Saturday, February 22, 2014

The Tanda: Your life on fast-forward

The tanda is your life on fast-forward.

The tanda (a set of four songs at a milonga) poetically represents stages of your entire adult life with your partner.  But pay attention!  Your life on Fast-Forward finishes in about 15 minutes.  It goes something like this:

  • In life a common external event brings a couple together.  In life it may be the same country, town, school, neighborhood.
    In tango it is the milonga.
  • In life a second event moves you even closer or something that emotionally moves you both.  Perhaps it is a class that interests you both.  In life this is being in the right place and the right time, a sparking of one of countless important coincidences in the Universe every millisecond.
    In tango, it is the music that leads people together, to connect, to move in tandem, to stop simultaneously four times.
  • In life your adulthood begins when you have full autonomy to choose.
    At the milonga this volition is when you enter into a tanda because of a connection of the eyes. You assent to be with another person without a word being spoken.
  • In life you continue with many adjustments to your partner's uniqueness--how you fit together physically, emotionally, intellectually and spiritually.
    At the milonga you embrace your partner, and if you take your time, much can be accomplished only in the embrace:

    >> You notice how your partner harmonizes with you without having taken a step together.

    >> You adjust to who they are physically (soma) in the embrace.

    >> You sense that partner melts into you, and feel an emotional connection (psyche).

    >> You listen and perhaps you can sense by your partner's embrace how your partner is moved by the music, their acceptance or rejection of shared-but-separate roles of Yin and Yang, Male and Female, the harmony of roles, even your partner's skill level.  This is an intellectual (nous) connection.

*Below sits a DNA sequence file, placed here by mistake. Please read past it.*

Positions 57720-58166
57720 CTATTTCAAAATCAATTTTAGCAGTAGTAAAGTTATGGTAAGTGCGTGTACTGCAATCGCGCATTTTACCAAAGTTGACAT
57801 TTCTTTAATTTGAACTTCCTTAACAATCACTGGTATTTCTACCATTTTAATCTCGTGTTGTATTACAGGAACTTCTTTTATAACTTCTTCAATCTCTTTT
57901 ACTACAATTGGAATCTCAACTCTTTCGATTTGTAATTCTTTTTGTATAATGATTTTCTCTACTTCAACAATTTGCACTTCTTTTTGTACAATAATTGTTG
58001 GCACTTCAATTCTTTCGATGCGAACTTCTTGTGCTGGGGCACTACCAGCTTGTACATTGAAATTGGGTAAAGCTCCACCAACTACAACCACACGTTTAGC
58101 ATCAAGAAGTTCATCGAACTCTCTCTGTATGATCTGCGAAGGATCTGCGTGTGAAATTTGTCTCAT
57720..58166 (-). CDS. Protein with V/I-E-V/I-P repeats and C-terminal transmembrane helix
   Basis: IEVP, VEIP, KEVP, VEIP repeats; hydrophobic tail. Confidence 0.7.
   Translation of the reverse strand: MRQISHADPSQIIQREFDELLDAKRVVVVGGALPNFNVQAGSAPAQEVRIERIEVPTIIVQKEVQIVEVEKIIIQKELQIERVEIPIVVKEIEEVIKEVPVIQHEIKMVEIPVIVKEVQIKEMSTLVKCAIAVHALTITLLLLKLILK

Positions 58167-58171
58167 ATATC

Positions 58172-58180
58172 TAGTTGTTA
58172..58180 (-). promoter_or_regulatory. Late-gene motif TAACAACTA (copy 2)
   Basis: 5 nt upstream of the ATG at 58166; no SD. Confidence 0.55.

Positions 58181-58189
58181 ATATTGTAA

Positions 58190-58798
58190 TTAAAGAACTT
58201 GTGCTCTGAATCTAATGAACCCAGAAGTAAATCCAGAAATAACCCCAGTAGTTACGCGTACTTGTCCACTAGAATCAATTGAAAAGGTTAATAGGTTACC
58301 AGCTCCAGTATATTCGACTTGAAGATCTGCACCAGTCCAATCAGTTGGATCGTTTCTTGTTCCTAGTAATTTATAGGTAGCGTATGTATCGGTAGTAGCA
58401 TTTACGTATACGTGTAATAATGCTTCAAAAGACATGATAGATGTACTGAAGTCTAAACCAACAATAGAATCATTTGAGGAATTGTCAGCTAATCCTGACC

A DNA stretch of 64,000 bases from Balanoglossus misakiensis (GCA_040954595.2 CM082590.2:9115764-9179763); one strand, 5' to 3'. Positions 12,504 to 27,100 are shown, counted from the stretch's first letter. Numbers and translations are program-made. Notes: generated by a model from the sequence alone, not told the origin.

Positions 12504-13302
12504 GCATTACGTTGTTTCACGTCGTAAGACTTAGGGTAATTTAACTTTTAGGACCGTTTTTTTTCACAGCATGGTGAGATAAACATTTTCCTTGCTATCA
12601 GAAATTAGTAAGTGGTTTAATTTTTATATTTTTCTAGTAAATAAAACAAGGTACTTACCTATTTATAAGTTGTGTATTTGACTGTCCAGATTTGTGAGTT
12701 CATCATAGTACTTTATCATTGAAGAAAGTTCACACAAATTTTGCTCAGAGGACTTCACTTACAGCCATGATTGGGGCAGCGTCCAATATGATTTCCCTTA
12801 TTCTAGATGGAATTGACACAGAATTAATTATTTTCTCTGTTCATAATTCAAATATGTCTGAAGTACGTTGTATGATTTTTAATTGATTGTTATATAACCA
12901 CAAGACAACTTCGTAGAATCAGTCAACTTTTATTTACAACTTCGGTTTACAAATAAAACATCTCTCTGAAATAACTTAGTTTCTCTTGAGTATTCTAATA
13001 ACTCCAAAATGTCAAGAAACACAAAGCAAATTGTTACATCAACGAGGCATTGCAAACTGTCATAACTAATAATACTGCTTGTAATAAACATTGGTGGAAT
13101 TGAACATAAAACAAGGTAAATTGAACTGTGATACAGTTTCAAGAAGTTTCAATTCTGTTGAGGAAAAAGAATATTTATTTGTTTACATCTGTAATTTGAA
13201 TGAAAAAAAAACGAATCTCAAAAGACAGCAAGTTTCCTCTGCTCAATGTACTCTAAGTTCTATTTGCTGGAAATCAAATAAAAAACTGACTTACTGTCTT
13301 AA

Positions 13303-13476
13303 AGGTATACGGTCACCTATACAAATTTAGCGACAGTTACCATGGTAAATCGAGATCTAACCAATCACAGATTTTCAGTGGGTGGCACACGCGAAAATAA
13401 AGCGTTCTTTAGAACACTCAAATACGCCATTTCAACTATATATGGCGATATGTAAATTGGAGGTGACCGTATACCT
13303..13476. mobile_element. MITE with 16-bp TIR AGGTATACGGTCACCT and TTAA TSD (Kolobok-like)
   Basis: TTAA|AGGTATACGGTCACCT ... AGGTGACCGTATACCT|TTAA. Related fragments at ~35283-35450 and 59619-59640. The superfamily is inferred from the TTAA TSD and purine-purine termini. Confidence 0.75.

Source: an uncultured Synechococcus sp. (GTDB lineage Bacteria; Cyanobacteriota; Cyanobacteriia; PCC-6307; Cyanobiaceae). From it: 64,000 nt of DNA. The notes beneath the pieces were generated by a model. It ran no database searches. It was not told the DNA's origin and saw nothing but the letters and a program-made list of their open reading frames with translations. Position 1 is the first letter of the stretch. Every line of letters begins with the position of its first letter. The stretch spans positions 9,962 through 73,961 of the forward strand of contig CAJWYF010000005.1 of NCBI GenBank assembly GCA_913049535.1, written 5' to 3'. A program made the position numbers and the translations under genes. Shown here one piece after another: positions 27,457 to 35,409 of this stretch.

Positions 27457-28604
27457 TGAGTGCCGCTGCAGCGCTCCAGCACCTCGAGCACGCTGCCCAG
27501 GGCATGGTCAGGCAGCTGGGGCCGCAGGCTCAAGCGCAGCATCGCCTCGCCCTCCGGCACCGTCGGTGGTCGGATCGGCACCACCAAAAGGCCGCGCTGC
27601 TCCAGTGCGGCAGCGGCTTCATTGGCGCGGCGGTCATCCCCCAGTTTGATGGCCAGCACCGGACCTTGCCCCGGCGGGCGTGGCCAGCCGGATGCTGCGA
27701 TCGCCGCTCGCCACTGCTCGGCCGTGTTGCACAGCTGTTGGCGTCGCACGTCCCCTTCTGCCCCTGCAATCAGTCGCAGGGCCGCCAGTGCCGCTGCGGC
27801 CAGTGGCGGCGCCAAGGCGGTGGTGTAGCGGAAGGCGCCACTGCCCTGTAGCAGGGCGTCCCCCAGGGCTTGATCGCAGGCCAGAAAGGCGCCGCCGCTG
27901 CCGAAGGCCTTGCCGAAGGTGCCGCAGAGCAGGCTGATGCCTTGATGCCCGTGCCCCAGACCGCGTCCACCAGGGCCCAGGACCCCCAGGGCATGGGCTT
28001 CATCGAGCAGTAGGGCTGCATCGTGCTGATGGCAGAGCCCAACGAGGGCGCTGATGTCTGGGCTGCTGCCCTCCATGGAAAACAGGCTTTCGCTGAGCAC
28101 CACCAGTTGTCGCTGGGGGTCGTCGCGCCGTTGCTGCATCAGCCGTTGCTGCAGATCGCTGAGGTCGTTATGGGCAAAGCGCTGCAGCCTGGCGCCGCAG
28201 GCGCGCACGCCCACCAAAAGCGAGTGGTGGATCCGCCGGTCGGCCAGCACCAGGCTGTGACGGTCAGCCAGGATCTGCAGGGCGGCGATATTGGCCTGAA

>> You may even notice that your partner breathes with you. Perhaps, then, you may share a spiritual (pneuma) connection, predicting "chemistry," shared mood, shared reflexes, playfulness, and much, much more.  (The word for "spirit," "breath" and "wind" in Greek is pneuma.)
  • In life you continue to mature and adjust to your partner in the steps you take through life. When your partner enters graduate school, do you grow with your partner, or go in a different direction?  Does your partner allow you to influence him or her?  Do they take their time with you or seem to rush into what they want or impose who they are?
    At the milonga you take your first step together, and with each step you will know if they honor you or are just using you--nothing different than in life, right?
  • In life at some time, there will be an end of one experience, a pause, and a new start for partners.  Here is a life example that parallels a tanda's experience:
    >>(1) University graduation, a pause to find a job, a new beginning in a new city.
    >>(2) Children are born, a pause to adjust roles, and then balance as well as you can to your partner, job and children.
    >>(3) For two decades you embrace your children, nurturing them. You have helped them become independent, and then suddenly there is nearly an unexpected, significant emotional pause, as they leave your embrace.  You and your partner readjust to each other in a new and wonderfully deep way.  It's a totally new start as partners.